Rob Cook


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Parallel programming in C#


2021-01-25

Parallel programming is not the same as asynchronous programming. Parallel is about things happening at the same time, asynchronous is about avoiding blocking a thread. Asynchronous code could run all on one thread, parallel code will run on multiple threads.

Parallel programming consists of three main steps: partitioning, executing, and collating results. There are different types of parallel constructs in .NET that do some or all of these steps for you.

PLINQ

Any LINQ query can be tunred into a parallel one by calling AsParallel() on the input sequence. Subsequent LINQ calls will be bound to parallel versions of those operations. Not all operations can be successfully parallelised. In particular try and avoid indexed versions of: Select, SelectMany, and ElementAt. Grouping and set operations can also be expensive to perform.

PLINQ partitions and collates data for you, all you need do is specify the query to run. Note that your query may still run sequentially in full or in part, this is down to the framework trying to optimise the query.


// Searching for words in a really big list.

var query = reallyBigListOfWords
    .AsParallel()
    .Where(word => searchTerms.Contains(word))
    .Select(word => word);
    
foreach(var foundWord in query)
{
    Console.WriteLine($"Found word {word}.");
}

Parallel ForEach

The Parallel class offers the ForEach method which can be used to parallelise a foreach loop.


// Sequential loop.
foreach(var image in images)
{
    image = Resize(image);
    image = DoExpensiveTransform(image)
    Save(image);
}

// Parallel loop.
Parallel.ForEach(images, (image) =>
{
    image = Resize(image);
    image = DoExpensiveTransform(image)
    Save(image);
});

Note that unlike PLINQ, the Parallel methods do not collate results for you. If you need to gather results, add to a collection in a thread-safe manner (more on this later).


var images = new List();
var imagesLock = new object();

Parallel.ForEach(images, (image) =>
{
    image = Resize(image);
    image = DoExpensiveTransform(image)
    
    lock (imagesLock)
    {
        images.Add(image);
    }
});

// Do something with the images collection.

Tasks

At a lower level of abstraction we have tasks. A task is itself an abstraction of a thread, albiet one where the details of thread scheduling and execution are left up to the framework.

With tasks we have to partition and collate the work ourselves.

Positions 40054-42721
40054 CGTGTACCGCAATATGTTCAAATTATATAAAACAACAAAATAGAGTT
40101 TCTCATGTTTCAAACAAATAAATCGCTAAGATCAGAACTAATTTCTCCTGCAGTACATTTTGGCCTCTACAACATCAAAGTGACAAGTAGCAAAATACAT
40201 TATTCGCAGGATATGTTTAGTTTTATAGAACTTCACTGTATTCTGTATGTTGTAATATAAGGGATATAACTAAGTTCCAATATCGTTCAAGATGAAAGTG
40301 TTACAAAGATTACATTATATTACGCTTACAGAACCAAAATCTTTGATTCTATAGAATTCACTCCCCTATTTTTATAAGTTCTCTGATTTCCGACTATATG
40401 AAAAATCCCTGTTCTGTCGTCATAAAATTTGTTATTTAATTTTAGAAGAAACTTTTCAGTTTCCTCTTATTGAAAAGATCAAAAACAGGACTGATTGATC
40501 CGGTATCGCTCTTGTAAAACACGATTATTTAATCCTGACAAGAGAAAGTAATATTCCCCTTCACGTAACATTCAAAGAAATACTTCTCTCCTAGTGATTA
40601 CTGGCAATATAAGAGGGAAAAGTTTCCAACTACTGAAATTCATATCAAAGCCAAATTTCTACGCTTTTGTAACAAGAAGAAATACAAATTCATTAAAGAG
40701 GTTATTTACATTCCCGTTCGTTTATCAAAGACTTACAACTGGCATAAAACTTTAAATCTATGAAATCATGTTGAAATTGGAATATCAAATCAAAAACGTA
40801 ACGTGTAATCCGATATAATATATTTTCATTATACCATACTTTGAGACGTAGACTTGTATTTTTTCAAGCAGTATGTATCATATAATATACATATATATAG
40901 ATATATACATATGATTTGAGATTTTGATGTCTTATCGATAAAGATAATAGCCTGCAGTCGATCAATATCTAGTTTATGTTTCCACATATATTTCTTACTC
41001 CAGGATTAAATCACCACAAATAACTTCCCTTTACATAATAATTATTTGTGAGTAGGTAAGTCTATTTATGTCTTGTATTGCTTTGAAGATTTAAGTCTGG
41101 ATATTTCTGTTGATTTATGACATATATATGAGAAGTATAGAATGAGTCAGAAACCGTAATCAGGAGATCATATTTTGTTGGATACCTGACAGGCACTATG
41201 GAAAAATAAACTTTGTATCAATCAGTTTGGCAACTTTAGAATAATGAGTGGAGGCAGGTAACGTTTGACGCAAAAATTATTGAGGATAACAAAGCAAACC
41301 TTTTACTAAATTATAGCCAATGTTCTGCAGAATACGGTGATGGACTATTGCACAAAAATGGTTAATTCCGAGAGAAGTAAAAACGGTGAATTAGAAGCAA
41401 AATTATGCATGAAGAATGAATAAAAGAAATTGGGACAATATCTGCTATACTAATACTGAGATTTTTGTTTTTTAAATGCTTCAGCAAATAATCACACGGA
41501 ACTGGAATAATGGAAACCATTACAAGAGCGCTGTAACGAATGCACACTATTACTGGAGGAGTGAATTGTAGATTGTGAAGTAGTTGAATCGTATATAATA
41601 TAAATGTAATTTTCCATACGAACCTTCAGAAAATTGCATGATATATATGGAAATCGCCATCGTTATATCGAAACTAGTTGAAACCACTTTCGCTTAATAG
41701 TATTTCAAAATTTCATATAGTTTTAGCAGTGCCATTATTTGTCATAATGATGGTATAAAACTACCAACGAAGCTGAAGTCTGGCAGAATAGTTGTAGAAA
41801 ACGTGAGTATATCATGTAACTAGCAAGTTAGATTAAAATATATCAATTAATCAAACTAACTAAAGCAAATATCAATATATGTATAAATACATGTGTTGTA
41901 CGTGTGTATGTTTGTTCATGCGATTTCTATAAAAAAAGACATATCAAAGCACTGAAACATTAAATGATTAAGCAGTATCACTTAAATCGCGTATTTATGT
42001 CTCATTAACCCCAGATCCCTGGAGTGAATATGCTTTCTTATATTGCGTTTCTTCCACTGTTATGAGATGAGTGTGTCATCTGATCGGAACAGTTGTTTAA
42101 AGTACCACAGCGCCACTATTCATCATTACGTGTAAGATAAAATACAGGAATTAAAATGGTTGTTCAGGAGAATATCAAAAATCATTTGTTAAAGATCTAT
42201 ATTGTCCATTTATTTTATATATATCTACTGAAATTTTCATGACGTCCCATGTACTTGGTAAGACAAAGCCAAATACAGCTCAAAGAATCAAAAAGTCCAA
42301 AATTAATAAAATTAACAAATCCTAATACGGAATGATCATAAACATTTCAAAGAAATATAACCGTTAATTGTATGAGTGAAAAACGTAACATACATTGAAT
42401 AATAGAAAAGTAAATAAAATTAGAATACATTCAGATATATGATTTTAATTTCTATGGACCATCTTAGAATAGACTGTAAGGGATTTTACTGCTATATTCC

var images = new[] { "landscape.jpg", ... };
var results = new List<Result>();
var resultsLock = new object();
var workers = new List<Task>();

for (var i=0; i
    {
        var result = DoExpensiveThing(images[i]));
        
        lock (resultsLock)
        {
            results.Add(result);
        }
    }
    
    workers.Add(worker);
}

Task.WaitAll(workers.ToArray());

// Do something with the results.

Concurrent collections

When threads need to share data they usually resort to locking in order for the data they operate on to be thread-safe. .NET provides a set of concurrent collections suitable for high concurrency situations, that don't require explicit locking. These are in the namespace System.Collections.Concurrent.

There are four such collections:

Stacks, queues, and dictionaries behave like their normal equivalents (albiet thread-safe), the bag stores an unordered collection of objects.

If you only have a small number of threads sharing a data structure, these collections can perform slower than using a lock around a regular collection.

Things to avoid

Accessing the console will cause contention amongst the tasks that are running. If possible avoid writing to the console from inside a parallel operation, or at least minimise the amount of writing done.

An alternative approach would be to write messages to an instance of BlockingCollection<string>, and process these from another task that writes to the console.

Avoid nesting parallel loops. The number of parallel tasks is bound by the number of cores avaialble on the host machine. Stick to a parallel outer loop only.

If using locks around traditional data structures, be careful not to call into these structures too frequently. Much like accessing the console, frequent aquisition of locks from within a parallel operation will cause contention issues.

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